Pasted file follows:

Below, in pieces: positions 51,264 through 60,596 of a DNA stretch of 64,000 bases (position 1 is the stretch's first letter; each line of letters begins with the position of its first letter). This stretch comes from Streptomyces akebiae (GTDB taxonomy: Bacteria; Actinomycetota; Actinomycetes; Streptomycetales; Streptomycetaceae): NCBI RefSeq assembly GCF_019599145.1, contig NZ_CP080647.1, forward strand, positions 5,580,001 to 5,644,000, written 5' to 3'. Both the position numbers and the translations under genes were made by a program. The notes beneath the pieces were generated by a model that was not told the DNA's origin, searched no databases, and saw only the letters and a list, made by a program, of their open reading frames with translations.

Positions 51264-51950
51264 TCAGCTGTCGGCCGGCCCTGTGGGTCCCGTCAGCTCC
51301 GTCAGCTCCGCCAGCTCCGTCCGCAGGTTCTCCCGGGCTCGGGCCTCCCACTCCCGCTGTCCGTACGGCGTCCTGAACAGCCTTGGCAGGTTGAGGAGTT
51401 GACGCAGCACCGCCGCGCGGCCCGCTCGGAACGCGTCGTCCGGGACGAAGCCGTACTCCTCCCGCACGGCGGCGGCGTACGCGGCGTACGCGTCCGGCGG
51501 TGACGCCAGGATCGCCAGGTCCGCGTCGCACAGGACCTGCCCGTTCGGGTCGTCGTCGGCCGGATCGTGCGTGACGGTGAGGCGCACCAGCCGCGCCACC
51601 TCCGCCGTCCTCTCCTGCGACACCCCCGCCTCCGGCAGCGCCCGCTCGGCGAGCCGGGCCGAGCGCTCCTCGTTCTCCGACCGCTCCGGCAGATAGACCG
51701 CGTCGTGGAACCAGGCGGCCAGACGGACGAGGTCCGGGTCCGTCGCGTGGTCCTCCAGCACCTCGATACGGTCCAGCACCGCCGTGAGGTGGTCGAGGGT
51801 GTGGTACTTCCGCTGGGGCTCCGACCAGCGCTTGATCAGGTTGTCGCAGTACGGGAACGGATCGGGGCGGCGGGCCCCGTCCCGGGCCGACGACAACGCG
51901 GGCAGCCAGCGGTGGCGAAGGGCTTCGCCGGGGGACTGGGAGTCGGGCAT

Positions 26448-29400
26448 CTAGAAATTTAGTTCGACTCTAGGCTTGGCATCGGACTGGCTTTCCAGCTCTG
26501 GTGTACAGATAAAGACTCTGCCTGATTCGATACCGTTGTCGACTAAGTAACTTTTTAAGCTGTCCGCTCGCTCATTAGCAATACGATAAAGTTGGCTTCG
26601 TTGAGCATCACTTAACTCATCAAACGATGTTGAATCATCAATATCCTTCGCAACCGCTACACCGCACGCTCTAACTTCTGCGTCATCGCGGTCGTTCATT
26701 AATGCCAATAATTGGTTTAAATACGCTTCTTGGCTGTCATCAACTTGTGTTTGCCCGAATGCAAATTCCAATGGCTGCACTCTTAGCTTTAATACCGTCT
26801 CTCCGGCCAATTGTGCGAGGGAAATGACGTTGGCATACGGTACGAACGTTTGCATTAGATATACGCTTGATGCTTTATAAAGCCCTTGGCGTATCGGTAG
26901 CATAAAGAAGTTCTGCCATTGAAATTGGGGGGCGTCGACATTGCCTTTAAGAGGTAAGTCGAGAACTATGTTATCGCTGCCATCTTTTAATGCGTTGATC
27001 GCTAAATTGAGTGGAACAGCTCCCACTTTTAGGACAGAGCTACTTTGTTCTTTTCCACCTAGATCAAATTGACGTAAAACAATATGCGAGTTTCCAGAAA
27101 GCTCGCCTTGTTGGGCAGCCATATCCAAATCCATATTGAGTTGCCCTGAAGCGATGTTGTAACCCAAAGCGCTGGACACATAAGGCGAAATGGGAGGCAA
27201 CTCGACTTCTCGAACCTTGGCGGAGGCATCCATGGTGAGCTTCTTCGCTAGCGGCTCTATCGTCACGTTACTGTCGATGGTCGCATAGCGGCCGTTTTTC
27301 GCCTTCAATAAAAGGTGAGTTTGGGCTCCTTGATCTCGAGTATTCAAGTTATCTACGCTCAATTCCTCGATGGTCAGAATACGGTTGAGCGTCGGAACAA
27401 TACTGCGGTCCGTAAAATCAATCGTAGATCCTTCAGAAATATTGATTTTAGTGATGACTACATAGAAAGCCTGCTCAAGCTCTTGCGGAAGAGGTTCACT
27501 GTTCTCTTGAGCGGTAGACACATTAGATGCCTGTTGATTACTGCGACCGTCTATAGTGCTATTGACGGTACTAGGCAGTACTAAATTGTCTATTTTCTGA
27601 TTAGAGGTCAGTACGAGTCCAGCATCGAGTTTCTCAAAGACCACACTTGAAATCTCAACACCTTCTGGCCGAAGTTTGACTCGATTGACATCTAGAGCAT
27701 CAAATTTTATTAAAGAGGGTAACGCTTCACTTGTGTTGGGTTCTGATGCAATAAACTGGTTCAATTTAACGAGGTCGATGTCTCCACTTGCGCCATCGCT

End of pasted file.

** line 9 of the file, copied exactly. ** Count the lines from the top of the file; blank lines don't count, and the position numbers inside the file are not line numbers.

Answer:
51801 GTGGTACTTCCGCTGGGGCTCCGACCAGCGCTTGATCAGGTTGTCGCAGTACGGGAACGGATCGGGGCGGCGGGCCCCGTCCCGGGCCGACGACAACGCG